Afternoon Keynote – Dr. Kim Park Nelson
Resolving Adoptee Multiversity: Direct-to-Consumer Genetic Testing as a Proxy for Birth Family Search among Adopted Adults
(Students, Staff, and Faculty only)
What does it mean to be separated from the family of one’s birth, to lose one’s first identity? The “life that could have been” and the fact of parental replacement is continually present for adoptees. The desire to learn more about our first families is inescapable. We become the people we are as the result of our adoptions, but we also know there must be a “could have been”—if only we could find it. This presentation theorizes adoptee multiversity as a lived experience among adoptees, with birth search through direct-to-consumer genetic testing (DTC GT) as one remedy adoptees use to recover information central to their identities.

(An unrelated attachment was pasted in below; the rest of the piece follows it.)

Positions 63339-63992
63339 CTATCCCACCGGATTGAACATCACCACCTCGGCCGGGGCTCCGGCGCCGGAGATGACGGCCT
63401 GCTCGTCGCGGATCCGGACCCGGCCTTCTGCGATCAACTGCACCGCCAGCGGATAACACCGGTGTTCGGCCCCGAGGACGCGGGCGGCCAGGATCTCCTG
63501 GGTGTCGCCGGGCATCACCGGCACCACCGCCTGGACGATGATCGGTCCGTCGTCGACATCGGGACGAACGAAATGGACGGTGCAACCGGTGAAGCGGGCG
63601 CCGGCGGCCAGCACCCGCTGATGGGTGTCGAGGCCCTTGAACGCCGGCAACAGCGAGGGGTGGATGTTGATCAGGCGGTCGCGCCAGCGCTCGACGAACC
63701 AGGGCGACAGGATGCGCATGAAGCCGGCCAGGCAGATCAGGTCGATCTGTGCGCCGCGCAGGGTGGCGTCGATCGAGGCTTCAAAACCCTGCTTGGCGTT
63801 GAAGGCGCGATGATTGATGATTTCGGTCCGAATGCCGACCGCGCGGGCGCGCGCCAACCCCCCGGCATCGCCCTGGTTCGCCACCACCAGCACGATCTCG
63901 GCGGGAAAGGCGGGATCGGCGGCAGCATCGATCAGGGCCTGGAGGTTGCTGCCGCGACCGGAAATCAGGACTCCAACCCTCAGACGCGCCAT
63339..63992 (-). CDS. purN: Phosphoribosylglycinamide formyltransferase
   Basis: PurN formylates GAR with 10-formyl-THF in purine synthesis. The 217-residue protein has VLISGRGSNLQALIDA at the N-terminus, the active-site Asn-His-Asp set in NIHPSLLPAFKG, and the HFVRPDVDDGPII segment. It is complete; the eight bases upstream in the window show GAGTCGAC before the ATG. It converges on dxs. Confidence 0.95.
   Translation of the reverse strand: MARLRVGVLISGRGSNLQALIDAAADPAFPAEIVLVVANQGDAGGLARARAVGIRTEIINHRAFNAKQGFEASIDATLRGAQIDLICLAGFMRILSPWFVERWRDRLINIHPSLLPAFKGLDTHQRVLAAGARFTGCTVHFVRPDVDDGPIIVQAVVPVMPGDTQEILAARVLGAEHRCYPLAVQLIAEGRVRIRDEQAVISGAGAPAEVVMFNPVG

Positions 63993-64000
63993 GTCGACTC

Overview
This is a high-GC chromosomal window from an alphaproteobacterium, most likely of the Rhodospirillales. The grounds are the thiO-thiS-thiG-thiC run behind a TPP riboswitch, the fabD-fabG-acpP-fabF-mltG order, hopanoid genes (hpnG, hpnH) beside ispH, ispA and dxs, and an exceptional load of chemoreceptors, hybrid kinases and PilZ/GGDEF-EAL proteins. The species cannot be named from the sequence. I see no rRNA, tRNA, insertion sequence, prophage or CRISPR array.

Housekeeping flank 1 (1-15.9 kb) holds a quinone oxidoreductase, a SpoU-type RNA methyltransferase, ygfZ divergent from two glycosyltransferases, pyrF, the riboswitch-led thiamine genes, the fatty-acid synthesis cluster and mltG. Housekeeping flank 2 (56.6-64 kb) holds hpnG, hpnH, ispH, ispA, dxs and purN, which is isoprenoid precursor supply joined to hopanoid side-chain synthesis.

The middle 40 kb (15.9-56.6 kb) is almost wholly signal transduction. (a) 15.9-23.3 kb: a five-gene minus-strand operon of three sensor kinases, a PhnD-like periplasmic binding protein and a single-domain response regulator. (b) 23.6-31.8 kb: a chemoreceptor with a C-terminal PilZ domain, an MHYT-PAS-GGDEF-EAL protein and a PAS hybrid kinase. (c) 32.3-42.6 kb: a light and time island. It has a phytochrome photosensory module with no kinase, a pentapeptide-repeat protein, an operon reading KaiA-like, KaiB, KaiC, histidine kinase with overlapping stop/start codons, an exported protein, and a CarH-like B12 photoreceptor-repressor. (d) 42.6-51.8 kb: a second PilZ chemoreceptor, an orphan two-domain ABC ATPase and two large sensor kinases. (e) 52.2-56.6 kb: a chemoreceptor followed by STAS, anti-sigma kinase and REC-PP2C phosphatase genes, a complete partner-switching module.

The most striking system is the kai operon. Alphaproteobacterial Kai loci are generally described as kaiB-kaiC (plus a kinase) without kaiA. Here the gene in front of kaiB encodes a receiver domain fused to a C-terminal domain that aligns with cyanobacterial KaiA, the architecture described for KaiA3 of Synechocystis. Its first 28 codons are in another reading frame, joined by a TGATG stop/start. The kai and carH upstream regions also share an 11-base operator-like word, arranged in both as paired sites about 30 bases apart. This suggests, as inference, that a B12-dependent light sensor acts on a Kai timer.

Kim Park Nelson is a Korean adoptee, educator, and researcher whose work uses adoption as a lens to understand race and culture. Her work has contributed to building the field of Adoption Studies and Korean Adoption Studies in the U.S. and internationally. She is director and associate professor of Ethnic Studies at the Winona State University. Dr. Park Nelson has authored or coauthored several published articles on adoption cultures and communities. Her book, Invisible Asians: Korean American Adoptees, Asian American Experiences and Racial Exceptionalism (2016) published by Rutgers University Press, dismantles the stereotype that Asian Americans are untouched by racial marginalization. The book is based on her ethnographic research exploring the many identities of adult Korean adoptees, as well as the cultural, social, historical, and political significance of seventy years of Korean adoption to the United States.